Cox Communications has reached an agreement to resume broadcasting the NBC affiliate in Baton Rouge and a sister station, ending a standoff over rates that deprived Cox viewers of an NFL playoff game, the Golden Globe Awards and other programs since New Year’s Day.

Cox said White Knight’s WVLA-NBC, serving Baton Rouge, Franklin/Patterson, and KZUP, serving Baton Rouge, Gramercy/Lutcher, would return to its cable network quickly.

The two had been in a standoff over rates Cox pays to White Knight to retransmit its programming.

During the skirmish, White Knight did not disclose how much it was asking Cox to pay, just that it wanted Cox to pay “fair market value for the NBC and local programming” it brings to viewers. The company noted on its website that Cox pays more than $7 per subscriber to carry ESPN and more than $1.65 for TNT.

Sharon Bethea, a Cox spokeswoman, had said that White Knight wanted to triple its retransmission fee.

In its statement Wednesday, Cox did not disclose the rate agreement.

“We appreciate our customers’ patience and support as we sought to reach a fair and reasonable agreement for our customers,” Cox said.

Retransmission fees have become an important source of profit for broadcasters, who have seen ad revenue dwindle, and is a growing source of contention with satellite and cable companies.

In 2015, there were 191 cases of local networks blacking out their broadcast signals to cable and satellite companies, according to figures from the American Television Alliance, a coalition of cable, satellite and telephone companies. That compares with 107 blackouts in 2014.

Retransmission fees hit $6.3 billion in 2015, according to SNL Kagan, which tracks the cable industry. At the current rate, the fees are expected to top $10.3 billion five years from now.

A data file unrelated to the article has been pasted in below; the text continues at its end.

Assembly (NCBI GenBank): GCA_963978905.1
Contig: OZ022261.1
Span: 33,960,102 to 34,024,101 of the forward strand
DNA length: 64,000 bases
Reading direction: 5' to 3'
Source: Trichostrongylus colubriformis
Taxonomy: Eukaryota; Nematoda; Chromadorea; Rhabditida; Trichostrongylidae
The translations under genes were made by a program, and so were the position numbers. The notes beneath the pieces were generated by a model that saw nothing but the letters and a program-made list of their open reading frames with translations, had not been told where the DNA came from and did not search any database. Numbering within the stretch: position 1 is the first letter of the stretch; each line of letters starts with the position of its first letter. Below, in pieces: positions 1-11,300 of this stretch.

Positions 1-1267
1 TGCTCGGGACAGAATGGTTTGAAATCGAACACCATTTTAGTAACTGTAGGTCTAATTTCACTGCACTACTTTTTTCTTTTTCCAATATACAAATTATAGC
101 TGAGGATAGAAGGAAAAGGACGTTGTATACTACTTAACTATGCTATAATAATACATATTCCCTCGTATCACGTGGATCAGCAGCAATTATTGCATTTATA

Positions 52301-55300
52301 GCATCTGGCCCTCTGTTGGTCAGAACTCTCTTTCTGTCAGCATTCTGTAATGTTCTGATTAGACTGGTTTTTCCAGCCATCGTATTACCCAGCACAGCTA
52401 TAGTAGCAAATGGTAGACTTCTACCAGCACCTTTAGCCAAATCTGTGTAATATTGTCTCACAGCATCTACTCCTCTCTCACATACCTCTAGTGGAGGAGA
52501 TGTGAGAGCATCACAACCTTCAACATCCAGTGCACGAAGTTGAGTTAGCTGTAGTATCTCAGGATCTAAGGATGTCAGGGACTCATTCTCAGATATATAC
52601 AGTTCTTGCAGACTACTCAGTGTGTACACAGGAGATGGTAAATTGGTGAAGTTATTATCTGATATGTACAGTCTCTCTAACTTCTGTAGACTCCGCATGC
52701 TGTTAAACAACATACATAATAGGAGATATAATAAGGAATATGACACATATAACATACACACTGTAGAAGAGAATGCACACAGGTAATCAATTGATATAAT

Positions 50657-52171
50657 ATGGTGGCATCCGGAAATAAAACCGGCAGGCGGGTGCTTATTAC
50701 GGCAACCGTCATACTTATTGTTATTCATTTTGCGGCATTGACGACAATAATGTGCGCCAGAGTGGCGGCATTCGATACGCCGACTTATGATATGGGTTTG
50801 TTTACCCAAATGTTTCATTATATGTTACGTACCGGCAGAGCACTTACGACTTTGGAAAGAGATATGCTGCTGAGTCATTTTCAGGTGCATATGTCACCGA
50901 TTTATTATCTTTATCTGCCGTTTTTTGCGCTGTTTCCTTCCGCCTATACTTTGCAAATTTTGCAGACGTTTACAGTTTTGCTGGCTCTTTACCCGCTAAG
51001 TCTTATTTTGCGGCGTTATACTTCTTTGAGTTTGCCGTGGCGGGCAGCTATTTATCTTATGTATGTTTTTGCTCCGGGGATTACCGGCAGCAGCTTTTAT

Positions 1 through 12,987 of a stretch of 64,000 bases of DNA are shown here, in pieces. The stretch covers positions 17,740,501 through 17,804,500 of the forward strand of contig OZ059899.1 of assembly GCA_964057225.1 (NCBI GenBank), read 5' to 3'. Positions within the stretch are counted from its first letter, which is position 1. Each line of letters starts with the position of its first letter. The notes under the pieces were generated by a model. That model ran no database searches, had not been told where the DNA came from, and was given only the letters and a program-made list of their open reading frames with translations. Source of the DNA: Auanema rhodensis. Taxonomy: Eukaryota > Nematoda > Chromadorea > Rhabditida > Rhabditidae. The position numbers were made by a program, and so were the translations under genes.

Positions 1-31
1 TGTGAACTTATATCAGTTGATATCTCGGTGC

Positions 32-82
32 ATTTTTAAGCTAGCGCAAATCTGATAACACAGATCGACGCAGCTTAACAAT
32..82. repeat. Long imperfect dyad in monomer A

Under rules that went into effect in 1992, local stations are allowed a choice. Stations can either give their signals to cable companies, in which case they must be carried, or stations can choose to negotiate a separate agreement, usually for money or splitting commercial time with the cable company.

Because networks such as WVLA are carried for free over the air, cable companies have argued they shouldn’t have to pay to retransmit them.

Also under the current system, cable providers have to include local broadcast channels as part of the basic tier of service. That’s a move that drives up cable costs because customers have to pay the transmission costs, Ted Hearn, a spokesman for the American Cable Association, said recently.

“Broadcast and cable programmers are demanding too much money in a market environment where consumers are demanding more choice and options to escape the big bundles that the broadcasters and cable programmers want to retain at all costs,” Hearn said.

But the National Association of Broadcasters said retransmission fees are critical for local stations, which are sources for community news and emergency information.

“Eliminating broadcasters’ ability to negotiate for the value of broadcast signals would mean less choice for viewers and fewer resources for stations to dedicate to local news, public affairs programming, coverage of emergency weather events and community activities,” the NAB says on its website.